Himalayan Forest Fires Surge 1500%: Uncover the Devastating Impact on Wildlife and Ecosystems

May 30, 2024
4 mins read
Massive 1500% rise in Himalayan forest fires threatens wildlife and ecosystems Photo Credits: Forest Fire and Disaster Management Uttarakhand
Massive 1500% rise in Himalayan forest fires threatens wildlife and ecosystems Photo Credits: Forest Fire and Disaster Management Uttarakhand

The Himalayas are burning because fires have erupted in the forests of three Himalayan states. It’s spreading. First, the forests of Uttarakhand attracted attention. Then Himachal Pradesh. Now, fires have broken out in the forests of the Rajouri sector of Jammu and Kashmir. Fires are also seen in Punjab-Haryana, but those are usually for burning crop residue. It has nothing to do with forest fires.

From May 1st to May 27th, 2024, reports of fires have come from over 80,000 places in India. Satellites have captured it. Most of these fires were in forests. The biggest challenge is in the Himalayan states. Due to the heat in Jammu and Kashmir, Himachal Pradesh, and Uttarakhand, fires are igniting. Forest fire incidents have increased by 1500 percent in Himachal compared to last year and by 700 percent in Uttarakhand. Human errors and climate change are increasing forest fire incidents.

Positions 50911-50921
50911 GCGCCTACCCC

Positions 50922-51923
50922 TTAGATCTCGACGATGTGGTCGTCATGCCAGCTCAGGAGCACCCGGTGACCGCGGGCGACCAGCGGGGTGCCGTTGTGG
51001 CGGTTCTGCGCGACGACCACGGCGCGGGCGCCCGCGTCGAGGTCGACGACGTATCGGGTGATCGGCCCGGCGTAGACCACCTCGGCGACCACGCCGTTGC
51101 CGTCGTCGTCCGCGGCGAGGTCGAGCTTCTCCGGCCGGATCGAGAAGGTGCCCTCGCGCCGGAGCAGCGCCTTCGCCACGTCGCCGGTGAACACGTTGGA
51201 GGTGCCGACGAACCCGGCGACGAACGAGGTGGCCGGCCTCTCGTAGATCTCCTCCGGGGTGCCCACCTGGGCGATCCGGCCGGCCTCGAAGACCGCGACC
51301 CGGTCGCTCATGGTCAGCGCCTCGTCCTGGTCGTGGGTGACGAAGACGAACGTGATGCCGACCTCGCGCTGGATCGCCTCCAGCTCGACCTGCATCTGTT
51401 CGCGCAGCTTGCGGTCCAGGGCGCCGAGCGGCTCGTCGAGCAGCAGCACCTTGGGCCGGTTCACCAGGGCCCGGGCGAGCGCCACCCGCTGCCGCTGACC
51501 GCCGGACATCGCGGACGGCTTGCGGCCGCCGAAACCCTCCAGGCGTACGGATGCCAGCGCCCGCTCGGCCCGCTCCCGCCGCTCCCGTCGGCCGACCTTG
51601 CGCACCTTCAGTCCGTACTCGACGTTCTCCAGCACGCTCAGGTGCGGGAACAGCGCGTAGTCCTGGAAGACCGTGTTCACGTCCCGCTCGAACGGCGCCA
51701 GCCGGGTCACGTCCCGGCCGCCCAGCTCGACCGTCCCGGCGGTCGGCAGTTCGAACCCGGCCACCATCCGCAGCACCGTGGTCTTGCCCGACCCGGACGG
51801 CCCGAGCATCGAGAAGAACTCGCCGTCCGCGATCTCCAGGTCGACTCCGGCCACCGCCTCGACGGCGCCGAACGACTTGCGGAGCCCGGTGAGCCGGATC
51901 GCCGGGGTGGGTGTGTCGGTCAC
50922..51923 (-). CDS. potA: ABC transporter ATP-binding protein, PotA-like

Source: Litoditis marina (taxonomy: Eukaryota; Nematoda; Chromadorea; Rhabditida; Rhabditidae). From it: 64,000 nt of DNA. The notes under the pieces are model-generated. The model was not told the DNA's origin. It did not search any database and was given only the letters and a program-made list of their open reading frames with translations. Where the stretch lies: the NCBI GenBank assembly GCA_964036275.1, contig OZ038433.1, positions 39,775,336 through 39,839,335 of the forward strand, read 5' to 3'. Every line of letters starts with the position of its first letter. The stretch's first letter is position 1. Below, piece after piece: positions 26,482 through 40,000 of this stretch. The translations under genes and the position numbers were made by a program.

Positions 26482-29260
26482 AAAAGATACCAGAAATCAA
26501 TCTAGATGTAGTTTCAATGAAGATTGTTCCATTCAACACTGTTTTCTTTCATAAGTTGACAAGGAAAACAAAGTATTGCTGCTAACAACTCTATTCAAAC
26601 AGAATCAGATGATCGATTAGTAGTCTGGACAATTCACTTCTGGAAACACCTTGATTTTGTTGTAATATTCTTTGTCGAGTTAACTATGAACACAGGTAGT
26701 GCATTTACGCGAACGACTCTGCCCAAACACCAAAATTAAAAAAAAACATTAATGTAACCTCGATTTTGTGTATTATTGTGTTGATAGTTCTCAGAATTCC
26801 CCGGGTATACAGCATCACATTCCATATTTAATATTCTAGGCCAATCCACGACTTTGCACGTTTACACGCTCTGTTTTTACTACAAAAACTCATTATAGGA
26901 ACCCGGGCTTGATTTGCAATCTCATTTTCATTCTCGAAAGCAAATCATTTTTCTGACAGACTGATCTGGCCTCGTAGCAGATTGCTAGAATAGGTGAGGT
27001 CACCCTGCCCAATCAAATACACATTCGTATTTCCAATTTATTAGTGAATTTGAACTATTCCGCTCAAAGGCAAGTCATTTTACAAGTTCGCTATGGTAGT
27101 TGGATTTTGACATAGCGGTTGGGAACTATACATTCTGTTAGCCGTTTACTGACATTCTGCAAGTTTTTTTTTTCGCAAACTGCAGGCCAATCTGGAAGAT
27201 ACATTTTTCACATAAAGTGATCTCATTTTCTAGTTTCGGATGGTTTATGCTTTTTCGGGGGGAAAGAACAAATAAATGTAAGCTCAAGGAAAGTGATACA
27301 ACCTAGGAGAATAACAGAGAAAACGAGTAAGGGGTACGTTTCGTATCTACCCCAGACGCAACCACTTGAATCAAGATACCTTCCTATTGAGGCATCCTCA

In the forest area of Naushera in Jammu and Kashmir, fires are intensifying. Meanwhile, news agency PTI reported, citing an official, that forest fires in Udhampur district have caused significant damage to wildlife and forest assets. On the other hand, a fire broke out in the Darsu forest area between Udhampur and Jammu districts on Tuesday (May 28, 2024), spreading up to five to six square kilometers. The forest department, local residents, and firefighting services are continuously engaged in extinguishing the fire. Meanwhile, local residents have demanded the deployment of Indian Air Force helicopters to extinguish the fire.